Sinking and Stinking: The Mets complete their road trip from hell, a 2-9 West Coast swing in which they score just 21 runs and are shut out four times, making their most prominent headlines for not firing any coaches. Carlos Beltran‘s return hasn’t helped; beyond the accusations that he didn’t bring enough potassium nitrate to share with his teammates, he’s hitting .227/.333/.386 thus far, though he ‘s 4-for-8 with a double and a homer over his last two games. Worse off is Jason Bay (.194/.266/.250 in July), whose concussion could send him to the DL, which means more Jeff Francoeur for everyone. As if to prove that even a blind chicken finds the occasional kernel of corn, Frenchy hits his first homer in four weeks, having batted a robust .153/.206/.186 in the games bookended by those blasts.


The World’s Most Dangerous Pie: The Marlins climb above .500, albeit fleetingly, and it comes with a terrible price. After Wes Helmswalkoff single evens their record, Chris Coghlan tears a meniscus while delivering a shaving cream pie to Helms’ face. It’s bad enough that the Fish lose a hitter on a .312/.394/.480 run since June 1, but the move may interfere with the team’s ability to upgrade for the future via potential trades of Jorge Cantu and/or Cody Ross. Meanwhile, Josh Johnson‘s streak of 13 straight starts allowing two runs or less comes to an end at the hands of the Giants. Johnson’s in a six-way tie for the fourth-longest streak of all time, sharing the mark with a cadre that can claim 10 Cy Youngs between them.


Break ‘Em Up: With the Cubs going nowhere fast, GM Jim Hendry explores deals for Ted Lilly and Kosuke Fukudome. The former has pitched through a rough patch at the outset of the month to yield just four runs in his last 20 innings, while the latter is in an 11-for-70 slump that’s seen him lose his right field job to Tyler Colvin. Hendry’s plans to deal Derrek Lee hit a snag when Lee rejects a deal to the Angels by invoking his 10-and-5 rights. Hitting just .248/.333/.387, with all three triple-slash marks his worst since 1999, Lee’s doing the Cubs no favors by sticking around; don’t judge him too harshly for not wanting to leave, given his daughter’s health woes.


We Won’t Run Out of Expletives After All: Stephen Strasburg is scratched from his start due to shoulder inflammation, perhaps showing that even the easiest deliveries can take their toll. Fortunately, reports suggest the inflammation is minor, with MRIs revealing no structural damage. Against all odds, the team gets a Strasburgian performance from emergency starter Miguel Batista (5 3 0 0 1 6) in beating the Braves. Elsewhere, Adam Dunn pays a mid-game visit to Bob Uecker in the broadcast booth to wish him good health. The question now is whether the Nats will wish their big slugger happy trails at the deadline.


Good Weeks and Bad Weeks: The Brewers briefly show signs of being almost lifelike with a five-game winning streak, but a pair of double-digit drubbings in Cincinnati-22 runs allowed over two games-quells any threat of .500. While GM Doug Melvin mulls whether or not to trade Prince Fielder and/or Corey Hart to San Francisco, Texas, Anaheim, or elsewhere, Rickie Weeks homers in three straight games and five of his last nine. He’s got a career high 22, as many as Hart and just two less than Fielder, and has played in all but two games while hitting .276/.376/.492.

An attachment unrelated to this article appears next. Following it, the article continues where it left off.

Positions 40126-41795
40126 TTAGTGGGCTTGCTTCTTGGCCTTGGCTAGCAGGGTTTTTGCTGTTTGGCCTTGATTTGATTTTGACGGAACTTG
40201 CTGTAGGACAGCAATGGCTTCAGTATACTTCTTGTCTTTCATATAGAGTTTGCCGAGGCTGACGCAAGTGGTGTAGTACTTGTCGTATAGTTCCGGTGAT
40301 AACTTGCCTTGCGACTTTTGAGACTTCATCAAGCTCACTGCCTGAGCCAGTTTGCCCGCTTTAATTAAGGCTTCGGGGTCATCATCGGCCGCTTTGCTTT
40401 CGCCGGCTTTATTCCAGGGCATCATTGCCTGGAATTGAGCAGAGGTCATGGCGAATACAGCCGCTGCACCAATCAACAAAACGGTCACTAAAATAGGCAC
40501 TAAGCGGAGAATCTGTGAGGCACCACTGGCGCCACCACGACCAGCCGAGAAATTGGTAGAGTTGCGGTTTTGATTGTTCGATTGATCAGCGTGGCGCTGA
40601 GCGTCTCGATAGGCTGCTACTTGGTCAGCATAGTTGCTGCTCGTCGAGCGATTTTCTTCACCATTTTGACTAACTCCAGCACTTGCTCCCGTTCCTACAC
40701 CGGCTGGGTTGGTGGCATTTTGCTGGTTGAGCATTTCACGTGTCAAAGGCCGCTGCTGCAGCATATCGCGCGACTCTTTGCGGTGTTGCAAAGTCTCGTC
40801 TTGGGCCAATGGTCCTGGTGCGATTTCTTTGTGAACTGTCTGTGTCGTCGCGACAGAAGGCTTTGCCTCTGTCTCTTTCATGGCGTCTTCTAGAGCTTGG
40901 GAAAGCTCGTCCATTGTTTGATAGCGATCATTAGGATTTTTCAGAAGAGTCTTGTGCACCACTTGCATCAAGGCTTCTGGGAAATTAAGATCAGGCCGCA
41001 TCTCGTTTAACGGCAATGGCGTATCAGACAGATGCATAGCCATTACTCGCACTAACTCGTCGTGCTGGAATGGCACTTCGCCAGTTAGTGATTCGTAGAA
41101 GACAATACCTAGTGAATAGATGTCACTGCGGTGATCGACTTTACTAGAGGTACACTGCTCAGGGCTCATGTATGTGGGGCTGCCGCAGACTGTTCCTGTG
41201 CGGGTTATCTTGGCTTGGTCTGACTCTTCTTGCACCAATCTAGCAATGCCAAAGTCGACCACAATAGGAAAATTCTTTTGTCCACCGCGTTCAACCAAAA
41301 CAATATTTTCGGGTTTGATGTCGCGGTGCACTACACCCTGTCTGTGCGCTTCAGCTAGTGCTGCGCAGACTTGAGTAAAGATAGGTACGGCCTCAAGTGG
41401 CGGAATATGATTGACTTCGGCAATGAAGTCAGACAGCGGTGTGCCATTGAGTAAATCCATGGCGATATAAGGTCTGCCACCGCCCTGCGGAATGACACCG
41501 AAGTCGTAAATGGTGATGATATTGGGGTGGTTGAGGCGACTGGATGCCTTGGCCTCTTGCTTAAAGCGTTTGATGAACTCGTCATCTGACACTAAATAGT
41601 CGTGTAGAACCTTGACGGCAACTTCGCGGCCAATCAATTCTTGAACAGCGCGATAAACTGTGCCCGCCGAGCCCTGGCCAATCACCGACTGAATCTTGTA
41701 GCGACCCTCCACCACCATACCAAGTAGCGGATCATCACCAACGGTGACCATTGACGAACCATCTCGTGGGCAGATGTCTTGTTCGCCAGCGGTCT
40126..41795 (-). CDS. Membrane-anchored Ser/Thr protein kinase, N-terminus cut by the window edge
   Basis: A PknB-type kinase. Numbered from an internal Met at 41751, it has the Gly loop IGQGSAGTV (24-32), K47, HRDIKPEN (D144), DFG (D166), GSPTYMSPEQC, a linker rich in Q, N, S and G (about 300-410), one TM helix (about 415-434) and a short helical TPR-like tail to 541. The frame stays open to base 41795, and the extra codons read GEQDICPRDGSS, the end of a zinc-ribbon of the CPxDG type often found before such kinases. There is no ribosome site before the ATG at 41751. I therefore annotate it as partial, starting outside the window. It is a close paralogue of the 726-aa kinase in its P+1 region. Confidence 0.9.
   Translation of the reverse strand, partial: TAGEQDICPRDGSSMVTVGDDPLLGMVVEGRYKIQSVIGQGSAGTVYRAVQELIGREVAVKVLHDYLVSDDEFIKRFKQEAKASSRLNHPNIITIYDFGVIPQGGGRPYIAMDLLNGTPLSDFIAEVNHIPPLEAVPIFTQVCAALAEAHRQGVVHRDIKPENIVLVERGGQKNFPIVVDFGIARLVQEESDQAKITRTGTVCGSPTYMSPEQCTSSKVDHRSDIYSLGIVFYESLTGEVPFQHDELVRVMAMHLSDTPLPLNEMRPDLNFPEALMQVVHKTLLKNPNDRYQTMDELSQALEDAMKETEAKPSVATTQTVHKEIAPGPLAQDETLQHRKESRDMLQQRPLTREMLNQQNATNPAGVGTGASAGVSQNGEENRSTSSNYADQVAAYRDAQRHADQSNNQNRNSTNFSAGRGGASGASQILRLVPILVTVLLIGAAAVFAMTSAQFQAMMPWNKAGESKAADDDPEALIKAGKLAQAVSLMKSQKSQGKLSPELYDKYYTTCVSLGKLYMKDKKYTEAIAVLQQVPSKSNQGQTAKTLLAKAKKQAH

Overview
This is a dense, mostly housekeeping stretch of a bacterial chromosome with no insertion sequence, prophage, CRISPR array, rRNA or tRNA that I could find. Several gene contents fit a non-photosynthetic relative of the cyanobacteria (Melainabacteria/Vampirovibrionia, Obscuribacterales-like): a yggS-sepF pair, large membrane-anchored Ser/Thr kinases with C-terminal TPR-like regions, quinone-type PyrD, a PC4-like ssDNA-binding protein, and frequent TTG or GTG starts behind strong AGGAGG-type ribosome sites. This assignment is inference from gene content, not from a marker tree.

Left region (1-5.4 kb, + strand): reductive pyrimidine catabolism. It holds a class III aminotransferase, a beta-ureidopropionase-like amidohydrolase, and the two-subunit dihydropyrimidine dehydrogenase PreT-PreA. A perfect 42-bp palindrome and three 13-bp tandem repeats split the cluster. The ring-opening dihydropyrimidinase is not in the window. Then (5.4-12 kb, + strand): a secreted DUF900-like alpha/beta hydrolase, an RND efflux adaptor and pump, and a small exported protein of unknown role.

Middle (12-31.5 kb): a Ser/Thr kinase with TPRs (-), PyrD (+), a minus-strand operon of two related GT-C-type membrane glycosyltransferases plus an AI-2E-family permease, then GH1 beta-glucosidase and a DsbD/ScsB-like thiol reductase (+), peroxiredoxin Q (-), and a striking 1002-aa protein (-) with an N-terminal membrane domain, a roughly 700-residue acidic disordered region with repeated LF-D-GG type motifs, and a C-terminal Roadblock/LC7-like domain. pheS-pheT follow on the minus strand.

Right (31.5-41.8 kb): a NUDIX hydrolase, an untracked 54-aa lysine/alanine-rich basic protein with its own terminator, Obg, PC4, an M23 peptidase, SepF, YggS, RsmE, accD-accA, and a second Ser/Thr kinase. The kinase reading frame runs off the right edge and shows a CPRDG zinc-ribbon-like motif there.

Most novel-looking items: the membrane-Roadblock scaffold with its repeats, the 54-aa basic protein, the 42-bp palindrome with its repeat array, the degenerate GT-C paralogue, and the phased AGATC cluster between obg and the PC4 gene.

Snake-Whacking Day II: Interim general manager Jerry DiPoto pulls off a real howler of a trade, sending Dan Haren to the Angels for a whole lot of very little. While Haren had a 4.60 ERA, 1.5 HR/9 and .450 SNWP, those marks owe much to a .350 BABIP and 17.7 HR/FB%; his 3.16 SIERA is very close to last year’s 2.92 mark. That he had a favorable contract ($29 million owed for 2010-2011 or $41 million for 2010-2012) only exacerbates the situation; the Snakes dealt from weakness, and it certainly doesn’t help matters to hear DiPoto cite Saunders’ win total and winning percentage, even if that is just spin. Luckily the Diamondbacks lose six straight to remind us that they’re as inept on the field as they are in the front office.


You’re Still Here? Knocked out due to injury in his last start, Roy Oswalt simply gets knocked around in his return. He’s still around, for the moment as he deliberates on a deal to the Phillies. Given that the Astros lineup has provided him with just four runs of support over his last six starts, you couldn’t blame him for jumping at the chance to leave. Meanwhile, Brett Myers raises his own trade value with a 12-strikeout complete game against the Cubs; he’s put up a 1.67 ERA in five starts this month, never allowing more than two runs in a start, and now ranks 20th in the league in SNWP.


Roadkill: Zach Duke helps snap a four-game losing streak by pitching the Pirates to their first road win in four weeks and just their third since May 25; they were 2-24 on the road in that span. Thanks to a second straight road win, they’re now just 13-38 while being outscored by 2.6 runs per game away from home. The post-World War II record for fewest road wins in a 162-game season is 17, by the 1963 Mets; for more modern stylings in futility, the 1988 Orioles, 2003 Tigers and 2006 Rays all went 20-61 on the road.

The Prospectus Hit List rankings are derived from Won-Loss records and several measurements pertaining to run differentials, both actual and adjusted, from Baseball Prospectus Adjusted Standings through the close of play on every Thursday.